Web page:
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Frequency domain analysis

Created: 20/7/2005
Fourier analysis is the mathematical analysis of waves, discovered by the French mathematician Fourier (1768-1830). The raw EEG can be processed by fast Fourier transformation into its component sine waves. These can be further analysed with respect to three features:

1. Frequency distribution
2. Power contained within different frequencies (a function of wave amplitude)
3. Phase relationships between waves of different frequencies.

Traditional power spectral analysis investigates the relationship between power and frequency over a short time period (epoch). A graph of power versus frequency forms a spectral array. The spectral arrays from successive epochs can be superimposed upon each other to build up a composite display of changes in the location of power within different frequencies over time. Such rolling visual summaries effectively display raw EEG data that have been transformed with minimal loss of information. They are compact, indicate trends and, because different frequency bands are considered independently, changes occurring in one part of the frequency spectrum are immediately apparent. This is in contrast to cerebral function monitoring (CFM), where they can be cancelled out by changes in other parts of the spectrum. So, for example, in a CFM trace generated by EEG waves of 6 Hz, 9 Hz and 12 Hz, an increase in the amplitude (power) of the 6 Hz wave, coupled with a decrease in that of the 12 Hz wave, might produce no net change in overall voltage and hence no change in the trace. In a spectral array, both the decrease in 12 Hz power and the increase in the 6 Hz power would be obvious.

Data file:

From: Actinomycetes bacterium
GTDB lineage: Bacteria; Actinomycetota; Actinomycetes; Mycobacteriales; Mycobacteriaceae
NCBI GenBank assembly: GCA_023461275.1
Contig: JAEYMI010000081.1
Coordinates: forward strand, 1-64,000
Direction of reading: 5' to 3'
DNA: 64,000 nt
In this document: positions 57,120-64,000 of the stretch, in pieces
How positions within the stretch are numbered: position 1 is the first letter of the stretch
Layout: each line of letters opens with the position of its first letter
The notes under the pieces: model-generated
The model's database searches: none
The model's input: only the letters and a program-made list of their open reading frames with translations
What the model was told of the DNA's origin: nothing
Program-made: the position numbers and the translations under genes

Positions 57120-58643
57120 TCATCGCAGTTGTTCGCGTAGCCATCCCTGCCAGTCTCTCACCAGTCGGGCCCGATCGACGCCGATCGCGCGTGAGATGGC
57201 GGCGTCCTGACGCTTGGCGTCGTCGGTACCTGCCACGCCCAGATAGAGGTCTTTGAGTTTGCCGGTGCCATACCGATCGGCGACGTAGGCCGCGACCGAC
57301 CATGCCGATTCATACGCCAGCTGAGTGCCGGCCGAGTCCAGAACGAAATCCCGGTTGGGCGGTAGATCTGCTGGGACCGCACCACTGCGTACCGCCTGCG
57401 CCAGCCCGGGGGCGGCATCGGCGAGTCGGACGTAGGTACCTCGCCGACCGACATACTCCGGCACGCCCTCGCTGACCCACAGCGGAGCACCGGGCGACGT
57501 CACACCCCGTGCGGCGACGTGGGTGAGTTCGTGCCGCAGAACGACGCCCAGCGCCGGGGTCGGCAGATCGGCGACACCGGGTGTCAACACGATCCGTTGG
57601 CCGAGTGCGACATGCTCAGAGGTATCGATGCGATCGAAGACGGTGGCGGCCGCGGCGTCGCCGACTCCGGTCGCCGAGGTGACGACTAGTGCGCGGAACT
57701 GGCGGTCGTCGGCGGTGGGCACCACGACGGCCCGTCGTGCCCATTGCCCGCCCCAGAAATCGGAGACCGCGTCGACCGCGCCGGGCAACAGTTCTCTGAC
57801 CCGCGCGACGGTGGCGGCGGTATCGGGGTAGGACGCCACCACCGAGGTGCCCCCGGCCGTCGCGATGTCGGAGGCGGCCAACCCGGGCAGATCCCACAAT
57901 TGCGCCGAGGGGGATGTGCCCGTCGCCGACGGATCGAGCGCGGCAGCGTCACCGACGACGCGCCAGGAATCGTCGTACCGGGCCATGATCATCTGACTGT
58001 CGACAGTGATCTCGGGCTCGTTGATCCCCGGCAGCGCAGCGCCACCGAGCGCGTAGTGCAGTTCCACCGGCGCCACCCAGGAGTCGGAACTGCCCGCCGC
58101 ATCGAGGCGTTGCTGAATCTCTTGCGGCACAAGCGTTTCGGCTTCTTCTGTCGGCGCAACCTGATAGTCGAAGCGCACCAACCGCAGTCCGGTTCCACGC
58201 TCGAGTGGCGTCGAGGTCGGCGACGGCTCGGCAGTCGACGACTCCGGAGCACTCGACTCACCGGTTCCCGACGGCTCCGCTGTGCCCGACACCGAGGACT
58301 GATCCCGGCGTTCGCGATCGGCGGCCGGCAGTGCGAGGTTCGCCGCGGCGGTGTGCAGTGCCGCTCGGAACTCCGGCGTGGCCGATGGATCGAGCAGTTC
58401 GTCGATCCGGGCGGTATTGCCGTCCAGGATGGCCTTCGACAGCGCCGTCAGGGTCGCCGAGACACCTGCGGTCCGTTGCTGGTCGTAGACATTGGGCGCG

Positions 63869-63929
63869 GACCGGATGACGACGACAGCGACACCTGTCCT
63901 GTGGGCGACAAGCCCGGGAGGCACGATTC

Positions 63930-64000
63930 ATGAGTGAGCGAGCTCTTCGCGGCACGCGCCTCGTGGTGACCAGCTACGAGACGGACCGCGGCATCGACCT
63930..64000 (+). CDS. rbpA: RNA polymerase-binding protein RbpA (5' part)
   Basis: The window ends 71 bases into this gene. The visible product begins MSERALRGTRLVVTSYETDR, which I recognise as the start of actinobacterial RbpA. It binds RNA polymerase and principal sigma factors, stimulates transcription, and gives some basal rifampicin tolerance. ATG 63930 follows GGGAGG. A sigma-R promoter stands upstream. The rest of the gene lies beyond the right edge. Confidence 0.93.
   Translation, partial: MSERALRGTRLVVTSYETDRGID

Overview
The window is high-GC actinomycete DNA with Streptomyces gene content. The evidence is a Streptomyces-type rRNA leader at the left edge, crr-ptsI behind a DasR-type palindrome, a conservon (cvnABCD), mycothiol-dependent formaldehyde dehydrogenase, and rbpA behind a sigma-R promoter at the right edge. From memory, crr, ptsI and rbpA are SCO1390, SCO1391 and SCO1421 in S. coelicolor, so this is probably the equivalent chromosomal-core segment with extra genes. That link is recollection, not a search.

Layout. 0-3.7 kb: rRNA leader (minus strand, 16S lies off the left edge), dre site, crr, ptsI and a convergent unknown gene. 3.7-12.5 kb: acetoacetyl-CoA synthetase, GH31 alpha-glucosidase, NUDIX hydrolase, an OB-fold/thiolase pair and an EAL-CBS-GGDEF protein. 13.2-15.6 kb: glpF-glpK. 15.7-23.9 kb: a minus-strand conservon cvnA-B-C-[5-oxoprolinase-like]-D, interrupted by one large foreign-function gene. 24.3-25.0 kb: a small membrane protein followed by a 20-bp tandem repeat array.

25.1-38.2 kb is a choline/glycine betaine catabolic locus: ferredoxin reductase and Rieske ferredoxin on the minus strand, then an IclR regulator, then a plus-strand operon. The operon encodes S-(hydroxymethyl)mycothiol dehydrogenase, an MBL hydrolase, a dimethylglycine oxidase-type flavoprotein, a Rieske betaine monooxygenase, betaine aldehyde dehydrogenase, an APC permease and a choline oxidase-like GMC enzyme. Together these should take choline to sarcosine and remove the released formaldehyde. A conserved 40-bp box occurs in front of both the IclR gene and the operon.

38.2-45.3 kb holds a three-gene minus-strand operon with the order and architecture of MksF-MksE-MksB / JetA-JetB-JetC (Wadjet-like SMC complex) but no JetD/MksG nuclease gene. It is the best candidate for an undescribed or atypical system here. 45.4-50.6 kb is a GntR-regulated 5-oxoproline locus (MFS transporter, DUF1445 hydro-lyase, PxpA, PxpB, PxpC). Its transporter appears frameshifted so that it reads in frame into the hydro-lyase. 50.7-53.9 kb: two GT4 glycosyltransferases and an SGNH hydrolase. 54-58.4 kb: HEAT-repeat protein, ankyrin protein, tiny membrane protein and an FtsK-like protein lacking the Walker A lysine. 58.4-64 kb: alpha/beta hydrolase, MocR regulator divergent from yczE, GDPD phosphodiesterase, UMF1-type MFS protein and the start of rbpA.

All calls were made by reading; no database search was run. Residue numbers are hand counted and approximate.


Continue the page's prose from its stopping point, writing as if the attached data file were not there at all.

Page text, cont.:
Fourier analysis is the mathematical analysis of waves, discovered by the French mathematician Jean Baptiste Joseph Fourier (1768-1830).

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